Cuts to legal aid for prisoners ruled unlawful

Alan Travis and Owen Bowcott
The Howard League for Penal Reform and the Prisoners’ Advice Service have been fighting the legal aid cuts for four years. Photograph: Anthony Devlin/PA

The government has lost a key court of appeal battle over access to legal aid for prisoners in a ruling that campaigners have called a groundbreaking victory.

Campaigners said the ruling vindicated their concerns that the system had become “inherently unfair” after the government stopped certain categories of prisoners from receiving criminal legal aid in 2013.

The Ministry of Justice’s refusal to provide funding has been overturned in three out of five categories, reversing cuts originally introduced by the former justice secretary, Chris Grayling, four years ago.

The judicial review claim was brought by the Howard League for Penal Reform and the Prisoners’ Advice Service. The Equality and Human Rights Commission intervened to support their application.

Three judges – Lady Justice Gloster, Lord Justice Patten and Lord Justice Beatson – found that the way legal aid restrictions had been operating was unlawful in three separate areas of internal prison hearings: pre-tariff reviews by the Parole Board, category-A reviews, and decisions on placing inmates in close supervision centres.

Their unanimous judgment said: “The government’s decision to remove legal aid from the five categories of decision-making that are the subject of these proceedings by the 2013 [cuts] was made because it considers that there were adequate alternative means in place to ensure prisoners can participate effectively in areas in which support has hitherto been provided by legal advice and legal representation.

“The consequence is that almost no changes have been introduced to replace the gap left by the removal of legal aid. We have concluded that, at a time when ... the evidence about prison staffing levels, the current state of prisons, and the workload of the Parole Board suggests that the system is under considerable pressure, the system has at present not got the capacity sufficiently to fill the gap in the run of cases in those three areas.”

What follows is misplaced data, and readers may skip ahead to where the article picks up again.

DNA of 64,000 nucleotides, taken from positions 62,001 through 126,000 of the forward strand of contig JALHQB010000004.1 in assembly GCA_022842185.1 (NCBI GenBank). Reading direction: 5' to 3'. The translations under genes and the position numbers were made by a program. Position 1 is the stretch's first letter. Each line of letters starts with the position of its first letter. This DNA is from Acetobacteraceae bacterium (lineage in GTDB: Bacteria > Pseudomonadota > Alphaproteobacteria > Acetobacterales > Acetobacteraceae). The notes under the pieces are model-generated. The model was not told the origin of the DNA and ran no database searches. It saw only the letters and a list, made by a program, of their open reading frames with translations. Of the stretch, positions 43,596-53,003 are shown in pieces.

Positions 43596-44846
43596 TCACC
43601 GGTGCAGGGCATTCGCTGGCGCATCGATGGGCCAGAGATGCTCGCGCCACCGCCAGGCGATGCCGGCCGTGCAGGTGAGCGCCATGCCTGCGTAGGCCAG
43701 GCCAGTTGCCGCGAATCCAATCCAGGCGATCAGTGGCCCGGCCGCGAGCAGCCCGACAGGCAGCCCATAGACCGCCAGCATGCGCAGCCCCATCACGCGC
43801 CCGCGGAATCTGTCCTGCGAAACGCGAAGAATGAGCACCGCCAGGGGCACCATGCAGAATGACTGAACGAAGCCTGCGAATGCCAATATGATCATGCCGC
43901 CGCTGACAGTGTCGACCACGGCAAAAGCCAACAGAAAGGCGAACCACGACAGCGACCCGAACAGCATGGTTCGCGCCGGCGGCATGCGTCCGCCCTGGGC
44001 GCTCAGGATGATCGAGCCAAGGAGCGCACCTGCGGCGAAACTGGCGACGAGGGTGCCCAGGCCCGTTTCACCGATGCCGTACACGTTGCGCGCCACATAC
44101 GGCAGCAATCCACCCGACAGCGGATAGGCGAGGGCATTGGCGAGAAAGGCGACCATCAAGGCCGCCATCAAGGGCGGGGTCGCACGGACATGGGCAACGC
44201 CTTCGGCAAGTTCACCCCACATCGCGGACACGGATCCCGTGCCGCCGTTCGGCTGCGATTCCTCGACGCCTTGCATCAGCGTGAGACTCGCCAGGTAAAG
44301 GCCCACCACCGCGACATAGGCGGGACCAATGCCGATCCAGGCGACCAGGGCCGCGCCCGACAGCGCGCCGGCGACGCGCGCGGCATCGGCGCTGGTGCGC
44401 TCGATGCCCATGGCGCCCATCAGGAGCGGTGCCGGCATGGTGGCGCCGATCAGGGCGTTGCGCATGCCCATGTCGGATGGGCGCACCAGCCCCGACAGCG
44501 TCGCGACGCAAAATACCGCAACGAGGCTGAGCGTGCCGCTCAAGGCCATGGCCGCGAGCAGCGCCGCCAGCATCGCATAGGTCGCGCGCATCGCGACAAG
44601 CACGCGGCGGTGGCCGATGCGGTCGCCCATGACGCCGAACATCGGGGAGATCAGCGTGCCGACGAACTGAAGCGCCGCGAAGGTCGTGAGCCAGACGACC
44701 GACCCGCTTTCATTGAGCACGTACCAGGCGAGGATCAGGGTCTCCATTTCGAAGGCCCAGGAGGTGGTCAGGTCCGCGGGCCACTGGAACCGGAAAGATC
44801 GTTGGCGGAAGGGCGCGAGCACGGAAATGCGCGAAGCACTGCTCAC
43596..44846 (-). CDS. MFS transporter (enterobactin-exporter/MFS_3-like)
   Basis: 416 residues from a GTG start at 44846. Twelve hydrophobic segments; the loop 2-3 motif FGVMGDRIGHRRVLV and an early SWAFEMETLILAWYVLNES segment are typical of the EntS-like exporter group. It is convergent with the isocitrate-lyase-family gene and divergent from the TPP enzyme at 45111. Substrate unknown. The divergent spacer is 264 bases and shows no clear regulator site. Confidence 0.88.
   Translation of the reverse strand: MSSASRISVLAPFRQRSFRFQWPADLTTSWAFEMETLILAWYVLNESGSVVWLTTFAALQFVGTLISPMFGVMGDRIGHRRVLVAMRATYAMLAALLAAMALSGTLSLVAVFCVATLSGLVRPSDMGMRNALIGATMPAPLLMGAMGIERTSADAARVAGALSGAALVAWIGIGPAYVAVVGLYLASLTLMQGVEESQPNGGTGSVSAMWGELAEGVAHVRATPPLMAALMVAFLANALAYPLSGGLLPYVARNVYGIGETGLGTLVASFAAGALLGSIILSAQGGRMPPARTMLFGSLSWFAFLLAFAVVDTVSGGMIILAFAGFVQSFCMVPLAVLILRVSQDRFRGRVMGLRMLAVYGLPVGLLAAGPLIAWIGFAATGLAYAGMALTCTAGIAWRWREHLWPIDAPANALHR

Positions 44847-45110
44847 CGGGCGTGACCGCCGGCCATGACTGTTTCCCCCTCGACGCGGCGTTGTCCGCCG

Welcoming the decision, Frances Crook, chief executive of the Howard League for Penal Reform, said the decision would make the public safer: “It vindicates our concerns that cuts imposed by the former lord chancellor, Chris Grayling, in 2013 presented a grave risk that prisoners would become stuck in a broken system.

“This sends a clear message that important decisions about prisoners cannot be made efficiently or fairly in the face of these cuts. We look forward to hearing from the lord chancellor with her plans to give effect to the judgment,” she said.

Deborah Russo, joint managing solicitor of the Prisoners’ Advice Service, said: “This is an unprecedented and groundbreaking legal victory in which the vulnerability of the prison population is fully recognised as a key factor in its limited ability to access justice. Common law came to the rescue of a marginalised and often forgotten sector of our society.”

The legal challenge produced major concessions from the Ministry of Justice before the case came to court in January this year. They agreed that legal aid should be available in cases involving mother-and-baby units, resettlement issues, licence conditions and segregation through an exceptional funding scheme.

But this left five areas where the withdrawal of legal aid was causing problems: pre-tariff reviews by the Parole Board on whether the prisoner is suitable for a move to open conditions; categorisation reviews of category-A high-security prisoners; access to offending behaviour programmes and courses; disciplinary proceedings where no additional days of imprisonment or detention can be awarded; and placement in close supervision centres.

The 86-page ruling found that the withdrawal of legal aid was causing inherent or systemic unfairness in three of the these five areas, and that prisoners should have access to legal aid to pay for legal representation during pre-tariff reviews by the Parole Board, reviews of category-A high-security status, and decisions on placements within close supervision centres, which deal with the most disruptive and or dangerous prisoners.

Following the verdict, the Equality and Human Rights Commission’s chief executive, Rebecca Hilsenrath, said: “A hallmark of a democratic legal system is that it is fair and robust for all users. Without access to legal aid, prisoners with learning difficulties and mental illness would not be able to participate effectively in important decisions about their future, placing them at a significant disadvantage. We welcome today’s judgment that will ensure our legal system continues to provide legal help during these hearings.”

An MoJ spokesperson said: “We note the court of appeal’s judgment on changes made to legal aid regulations – introduced in 2013 – and will consider whether to appeal.”

The department is looking at alternative ways of ensuring that the system is not unfair. Such changes may involve means other than restoring legal aid.

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